Morning business round-up: Spanish bond rates up again
What made the business news in Asia and Europe this morning? Here's our daily business round-up:
Last Updated at 17:37 GMT
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The eurozone debt crisis shows no sign of abating, with Spain now firmly in the cross-hairs.
The country's new government had to pay a 5.2% interest rate to borrow money for just three months from financial markets.
That's more than double the rate it had to pay last time it entered the market in October.
October data undershot expectations, while the figure for the financial year-to-date was revised down.
European travel firm Thomas Cook saw its share price collapse after it announced that it was in emergency talks with lenders.
The package holiday specialists are highly exposed to the political turmoil in Tunisia and Egypt, as well as the flooding in Thailand, all of which are key destinations.
UK executive pay came under criticism from lobby group the High Pay Commission.
It produced a report claiming that excessive remuneration had created "inequalities last seen in the Victorian era".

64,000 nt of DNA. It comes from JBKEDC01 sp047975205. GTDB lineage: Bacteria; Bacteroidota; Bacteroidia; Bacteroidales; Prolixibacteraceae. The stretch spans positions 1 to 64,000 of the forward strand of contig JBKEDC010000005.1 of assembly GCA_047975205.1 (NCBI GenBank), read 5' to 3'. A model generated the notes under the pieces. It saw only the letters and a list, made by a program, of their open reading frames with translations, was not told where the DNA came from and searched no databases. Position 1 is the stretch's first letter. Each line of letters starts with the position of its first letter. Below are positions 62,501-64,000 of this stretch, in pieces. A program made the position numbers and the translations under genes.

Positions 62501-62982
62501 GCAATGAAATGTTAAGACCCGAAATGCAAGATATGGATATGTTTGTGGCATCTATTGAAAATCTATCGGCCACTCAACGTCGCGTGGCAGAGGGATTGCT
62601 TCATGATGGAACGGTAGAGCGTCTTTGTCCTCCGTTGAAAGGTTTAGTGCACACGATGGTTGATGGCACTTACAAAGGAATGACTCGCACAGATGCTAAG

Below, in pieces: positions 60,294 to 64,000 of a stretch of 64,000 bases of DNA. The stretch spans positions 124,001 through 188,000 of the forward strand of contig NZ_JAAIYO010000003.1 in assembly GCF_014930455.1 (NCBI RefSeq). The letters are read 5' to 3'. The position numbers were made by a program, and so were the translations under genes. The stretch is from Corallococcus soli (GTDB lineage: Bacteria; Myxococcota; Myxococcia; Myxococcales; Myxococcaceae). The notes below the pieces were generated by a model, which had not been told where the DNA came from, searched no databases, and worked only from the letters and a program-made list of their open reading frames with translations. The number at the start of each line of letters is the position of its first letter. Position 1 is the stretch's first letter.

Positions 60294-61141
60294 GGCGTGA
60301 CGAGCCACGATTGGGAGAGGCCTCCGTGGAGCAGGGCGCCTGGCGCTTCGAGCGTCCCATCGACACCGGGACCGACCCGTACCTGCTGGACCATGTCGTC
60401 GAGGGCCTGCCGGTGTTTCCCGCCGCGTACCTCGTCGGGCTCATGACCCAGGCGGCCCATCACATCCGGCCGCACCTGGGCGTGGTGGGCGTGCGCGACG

In Asia, Japan's two leading stock exchanges have said they will merge to combat slowing market conditions in their home country.
The move by the Tokyo Stock Exchange and Osaka Stock Exchange will create the third-largest bourse in the world, and the largest in Asia.
South Korea has ratified its free trade agreement with the US, after years of wrangling over the issue.
In the end, with most of the opposition abstaining, it was passed easily by a 151-7 margin.
In the currency markets, Beijing has agreed to double its credit line to the Hong Kong Monetary Authority to 400bn yuan ($63bn).
The move aims to help strengthen Hong Kong's role as an international centre for Chinese currency trading.
Analysts say the poor performance by the Indian currency reflects among other things broader fears about emerging economies, as well as a general flight by investors to US dollar in response to the eurozone financial crisis.
It comes as the World Bank warns that Asian economies are being hit by weak demand in the West for their exports.
Finally, in Japan's other big corporate scandal, the former chairman of Daio Paper, Mototaka Ikawa, has been arrested on charges of embezzlement.
In an open statement entitled "Apology", Mr Ikawa admitted that he had used company money to gamble in casinos in order to cover personal losses on the financial markets.